By the middle of 2015, the IMX had seen increases, as equity market volatility had reduced to near historical levels while the market continued its upward trend. As 2015 ended its third quarter, volatility had returned to markets as global economic concerns and speculation around the timing and trajectory of Federal Reserve rate increases seemed to rattle overall equity markets. This uncertainty continued to play a role in the equity markets through the fourth quarter of 2015 and into early 2016. The volatility accompanying this uncertainty abated in the second quarter of 2016 and remained low until late in the third quarter. Just as it had in 2015, the IMX saw increases mid-year during the period of lower volatility. The IMX continued to climb into the fourth quarter reaching 5.83 in October 2016, its highest point in two years. A brief spike in volatility during November, timed around the U.S. presidential election, coincided with a slight pull back in the IMX, which then ended 2016 at the high end of its historical range.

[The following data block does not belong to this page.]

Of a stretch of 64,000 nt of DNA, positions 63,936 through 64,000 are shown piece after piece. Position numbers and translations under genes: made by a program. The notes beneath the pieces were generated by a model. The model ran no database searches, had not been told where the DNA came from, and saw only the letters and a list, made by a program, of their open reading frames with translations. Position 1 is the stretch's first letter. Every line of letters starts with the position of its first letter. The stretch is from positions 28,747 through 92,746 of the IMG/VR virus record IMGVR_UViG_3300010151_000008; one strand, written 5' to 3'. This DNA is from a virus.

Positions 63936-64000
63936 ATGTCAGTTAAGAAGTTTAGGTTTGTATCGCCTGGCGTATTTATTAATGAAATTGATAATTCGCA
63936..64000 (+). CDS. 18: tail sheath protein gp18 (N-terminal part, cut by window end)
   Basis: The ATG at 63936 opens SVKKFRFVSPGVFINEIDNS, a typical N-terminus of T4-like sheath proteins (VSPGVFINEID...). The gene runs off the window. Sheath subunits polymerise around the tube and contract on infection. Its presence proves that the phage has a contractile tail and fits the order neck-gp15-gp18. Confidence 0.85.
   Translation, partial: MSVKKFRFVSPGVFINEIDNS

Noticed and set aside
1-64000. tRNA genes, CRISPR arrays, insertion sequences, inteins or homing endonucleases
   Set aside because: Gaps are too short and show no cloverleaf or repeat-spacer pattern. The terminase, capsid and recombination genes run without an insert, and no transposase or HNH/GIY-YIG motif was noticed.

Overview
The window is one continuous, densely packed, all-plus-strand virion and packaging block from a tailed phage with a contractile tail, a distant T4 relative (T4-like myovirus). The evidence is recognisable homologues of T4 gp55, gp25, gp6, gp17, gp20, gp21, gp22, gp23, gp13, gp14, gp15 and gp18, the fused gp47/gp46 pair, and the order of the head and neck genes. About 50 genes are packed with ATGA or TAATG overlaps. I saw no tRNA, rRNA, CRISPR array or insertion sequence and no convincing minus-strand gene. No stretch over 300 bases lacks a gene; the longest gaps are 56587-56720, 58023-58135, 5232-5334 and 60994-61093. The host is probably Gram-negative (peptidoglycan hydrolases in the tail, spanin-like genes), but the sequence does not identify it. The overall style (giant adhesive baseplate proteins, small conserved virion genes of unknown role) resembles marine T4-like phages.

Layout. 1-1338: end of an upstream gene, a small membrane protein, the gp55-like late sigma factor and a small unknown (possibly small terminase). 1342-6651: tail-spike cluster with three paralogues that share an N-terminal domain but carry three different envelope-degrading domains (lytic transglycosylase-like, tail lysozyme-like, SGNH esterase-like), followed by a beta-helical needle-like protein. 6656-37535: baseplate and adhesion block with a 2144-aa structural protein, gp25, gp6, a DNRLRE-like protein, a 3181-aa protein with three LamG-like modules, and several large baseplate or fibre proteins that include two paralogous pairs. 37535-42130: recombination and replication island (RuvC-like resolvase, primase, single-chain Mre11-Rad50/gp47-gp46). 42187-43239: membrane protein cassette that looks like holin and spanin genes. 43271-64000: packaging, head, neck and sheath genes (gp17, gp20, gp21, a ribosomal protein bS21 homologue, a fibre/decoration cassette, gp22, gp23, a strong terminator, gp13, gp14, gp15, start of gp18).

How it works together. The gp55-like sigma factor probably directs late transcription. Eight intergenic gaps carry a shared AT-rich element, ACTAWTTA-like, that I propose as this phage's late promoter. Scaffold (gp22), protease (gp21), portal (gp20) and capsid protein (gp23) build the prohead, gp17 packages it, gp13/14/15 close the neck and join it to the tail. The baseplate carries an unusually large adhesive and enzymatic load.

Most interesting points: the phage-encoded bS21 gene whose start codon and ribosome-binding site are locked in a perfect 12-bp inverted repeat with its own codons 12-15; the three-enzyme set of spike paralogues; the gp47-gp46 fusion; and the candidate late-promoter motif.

The IMX started 2017 with an upward trend and reaching an all-time high in March, before pausing in April as lower volatility led to a decrease in the IMX. The momentum resumed in May, with the IMX breaching 7.0 for the first time ever in July of 2017. The IMX took another brief pause in September, before following markets higher and breaching 8.0 for the first time ever in November and ending 2017 at an all-time high. Volatility returned to the markets in early 2018, and the IMX decreased for three consecutive months to start the year.